Emergency Rainwater Tanks
Emergency rainwater tanks collect and store rainfall that may then be used at a later time, such a during a drought or similar water crisis. These tanks are especially useful in arid climates, where they are used to collect water during the limited rainy season. Rainwater tanks that are well maintained may last for a very long time and provide large stores of water.
Stored water is often used for gardening, irrigation, agriculture, flushing toilets, washing cars, or washing clothing. It can even be used as drinking water provided that it is not contaminated. A fairly small amount of rain fall can yield quite a bit of stored water, which then reduces dependence on main water and increases self-sufficiency. Though rainwater tanks may seem to have high initial costs, they quite quickly recoup that expense, especially when maintained correctly.
Most rainwater tanks are fitted with screens that prevent mosquitoes from breeding in the collected rainwater. However, without proper maintenance, the user runs the risk of developing a larval infestation. Care must be taken to avoid this situation, especially in climates where mosquitoes carry disease or in any situation where the collected rain water is meant for consumption.
Often rainwater that is used for consumption is filtered first. Reverse osmosis and ultrafiltration are common filtration procedures that provide safe drinking water. Rain water is pure but it may pick up pathogens or chemicals as it falls. Generally, though, rainwater is considered safe to drink if it smells, appears, and tastes clean. Therefore, rainwater tanks may be used to collect emergency drinking water, especially if a filtration system is available. This means that given the absence of typical drinking water sources due to some sort of crisis, an emergency rainwater tank could potentially save the lives of its owners.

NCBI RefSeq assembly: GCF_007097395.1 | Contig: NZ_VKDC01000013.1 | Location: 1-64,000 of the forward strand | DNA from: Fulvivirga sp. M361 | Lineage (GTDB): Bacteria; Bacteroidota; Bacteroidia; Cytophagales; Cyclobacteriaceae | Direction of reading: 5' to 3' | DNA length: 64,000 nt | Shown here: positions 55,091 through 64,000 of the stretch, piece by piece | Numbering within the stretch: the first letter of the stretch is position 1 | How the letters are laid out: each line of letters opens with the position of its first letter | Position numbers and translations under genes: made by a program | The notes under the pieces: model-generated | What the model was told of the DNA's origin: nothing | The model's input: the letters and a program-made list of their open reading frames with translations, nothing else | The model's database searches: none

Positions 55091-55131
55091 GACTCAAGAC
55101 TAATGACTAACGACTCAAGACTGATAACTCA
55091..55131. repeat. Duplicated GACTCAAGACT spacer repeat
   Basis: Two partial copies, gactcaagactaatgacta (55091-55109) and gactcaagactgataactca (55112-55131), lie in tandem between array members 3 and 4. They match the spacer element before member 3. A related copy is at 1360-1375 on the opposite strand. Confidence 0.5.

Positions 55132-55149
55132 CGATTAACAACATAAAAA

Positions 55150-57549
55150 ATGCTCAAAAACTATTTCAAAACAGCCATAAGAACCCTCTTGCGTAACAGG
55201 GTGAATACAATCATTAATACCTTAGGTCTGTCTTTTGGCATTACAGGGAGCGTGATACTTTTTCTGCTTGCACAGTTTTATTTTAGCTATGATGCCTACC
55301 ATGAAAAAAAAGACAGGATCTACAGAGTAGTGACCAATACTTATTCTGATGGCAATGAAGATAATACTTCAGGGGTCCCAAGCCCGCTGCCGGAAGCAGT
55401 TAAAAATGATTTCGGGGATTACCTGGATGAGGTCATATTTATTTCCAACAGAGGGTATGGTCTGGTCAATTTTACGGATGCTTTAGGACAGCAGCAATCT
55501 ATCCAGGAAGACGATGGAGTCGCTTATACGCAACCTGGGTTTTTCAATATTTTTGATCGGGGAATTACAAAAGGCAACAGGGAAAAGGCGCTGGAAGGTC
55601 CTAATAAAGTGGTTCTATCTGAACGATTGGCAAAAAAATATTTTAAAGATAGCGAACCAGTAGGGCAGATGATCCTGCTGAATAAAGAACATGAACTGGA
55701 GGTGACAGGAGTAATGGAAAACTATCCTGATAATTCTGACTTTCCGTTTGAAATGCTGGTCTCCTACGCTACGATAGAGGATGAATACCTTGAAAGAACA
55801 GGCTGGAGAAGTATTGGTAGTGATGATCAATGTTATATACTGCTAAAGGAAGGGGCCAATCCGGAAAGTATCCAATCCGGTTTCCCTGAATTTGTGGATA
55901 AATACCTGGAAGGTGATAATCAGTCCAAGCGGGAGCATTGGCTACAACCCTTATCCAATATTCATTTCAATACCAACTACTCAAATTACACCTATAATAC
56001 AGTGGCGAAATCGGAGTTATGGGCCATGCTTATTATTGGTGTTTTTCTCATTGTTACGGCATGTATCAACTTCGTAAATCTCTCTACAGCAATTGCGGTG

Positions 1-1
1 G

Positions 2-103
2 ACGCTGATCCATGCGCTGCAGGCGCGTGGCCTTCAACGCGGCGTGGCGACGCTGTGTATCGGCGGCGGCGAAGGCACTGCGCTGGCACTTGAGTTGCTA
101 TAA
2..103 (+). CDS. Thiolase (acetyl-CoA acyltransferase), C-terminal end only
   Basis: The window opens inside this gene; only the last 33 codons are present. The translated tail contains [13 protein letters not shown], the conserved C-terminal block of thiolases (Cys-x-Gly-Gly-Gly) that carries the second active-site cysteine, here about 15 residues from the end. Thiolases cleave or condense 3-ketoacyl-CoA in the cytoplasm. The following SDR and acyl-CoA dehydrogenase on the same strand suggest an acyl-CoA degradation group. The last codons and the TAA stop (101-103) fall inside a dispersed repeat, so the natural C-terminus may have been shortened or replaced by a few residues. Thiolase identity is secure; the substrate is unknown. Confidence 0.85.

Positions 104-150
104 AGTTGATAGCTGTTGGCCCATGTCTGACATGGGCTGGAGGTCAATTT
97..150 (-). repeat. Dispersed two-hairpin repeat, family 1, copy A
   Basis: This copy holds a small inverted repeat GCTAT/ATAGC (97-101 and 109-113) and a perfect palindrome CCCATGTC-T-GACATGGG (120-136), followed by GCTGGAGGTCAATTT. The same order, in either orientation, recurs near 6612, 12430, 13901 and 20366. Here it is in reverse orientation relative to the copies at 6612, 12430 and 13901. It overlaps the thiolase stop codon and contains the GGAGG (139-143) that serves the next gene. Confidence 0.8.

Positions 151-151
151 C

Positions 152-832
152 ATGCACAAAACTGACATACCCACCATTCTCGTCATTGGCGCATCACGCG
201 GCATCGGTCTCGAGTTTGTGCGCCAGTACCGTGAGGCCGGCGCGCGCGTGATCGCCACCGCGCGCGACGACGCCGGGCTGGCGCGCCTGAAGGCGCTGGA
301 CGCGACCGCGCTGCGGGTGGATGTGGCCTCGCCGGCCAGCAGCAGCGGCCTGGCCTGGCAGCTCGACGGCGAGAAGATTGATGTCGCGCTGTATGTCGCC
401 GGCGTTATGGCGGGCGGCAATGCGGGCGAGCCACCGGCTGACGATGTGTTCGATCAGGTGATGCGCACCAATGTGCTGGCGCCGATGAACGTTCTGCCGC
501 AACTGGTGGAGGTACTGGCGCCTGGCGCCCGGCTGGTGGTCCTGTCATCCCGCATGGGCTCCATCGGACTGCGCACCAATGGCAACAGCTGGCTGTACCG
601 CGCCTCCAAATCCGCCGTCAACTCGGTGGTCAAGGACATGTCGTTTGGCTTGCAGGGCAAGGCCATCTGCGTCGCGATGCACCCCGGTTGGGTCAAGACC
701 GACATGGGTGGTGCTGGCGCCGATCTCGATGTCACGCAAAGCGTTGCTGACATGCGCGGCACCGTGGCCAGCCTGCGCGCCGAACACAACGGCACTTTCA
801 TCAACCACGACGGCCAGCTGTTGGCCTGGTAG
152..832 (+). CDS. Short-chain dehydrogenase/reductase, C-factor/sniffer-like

In order to prevent contamination, some home maintenance is required. Cleaning gutters and rooftops that runoff into an emergency rainwater tank is important in order to preserve the cleanliness of the collected water. Protective screens must also be meticulously maintained in order to prevent debris from collecting in the water and to avoid mosquito breeding. Emergency rainwater tanks should also on occasion be drained and cleaned of algae or any other growth or collection within.
Rainwater tanks are rust and chemical-resistant, preserving the integrity of the water stored within. They are generally stored above ground and made of opaque materials in order to keep out light and limit the growth of algae. Tanks may be made of plastic, fiberglass, stainless steel, galvanized steel, or concrete. Steel tanks are typically lined with plastic in order to extend their lives. They may be installed to collect water from patios, driveways, or other solid surfaces as well as rooftops.
A small amount of rainfall may yield quite a bit of stored water. For example, just one inch of water over a 1,000 square foot rooftop produces 623 gallons of water. This water may then be used for everyday activities or stored in anticipation of an emergency situation.
It is important to be aware of the water rights laws in one’s area. Though water collection for personal use is nearly always legal, restrictions are sometimes quite stringent, as in the state of Colorado.
A rainwater collection tank provides an excellent way to conserve water, which is a tremendously environmentally friendly step to take. It also increases one’s self-sufficiency and provides peace of mind should a temporary water crisis arrive.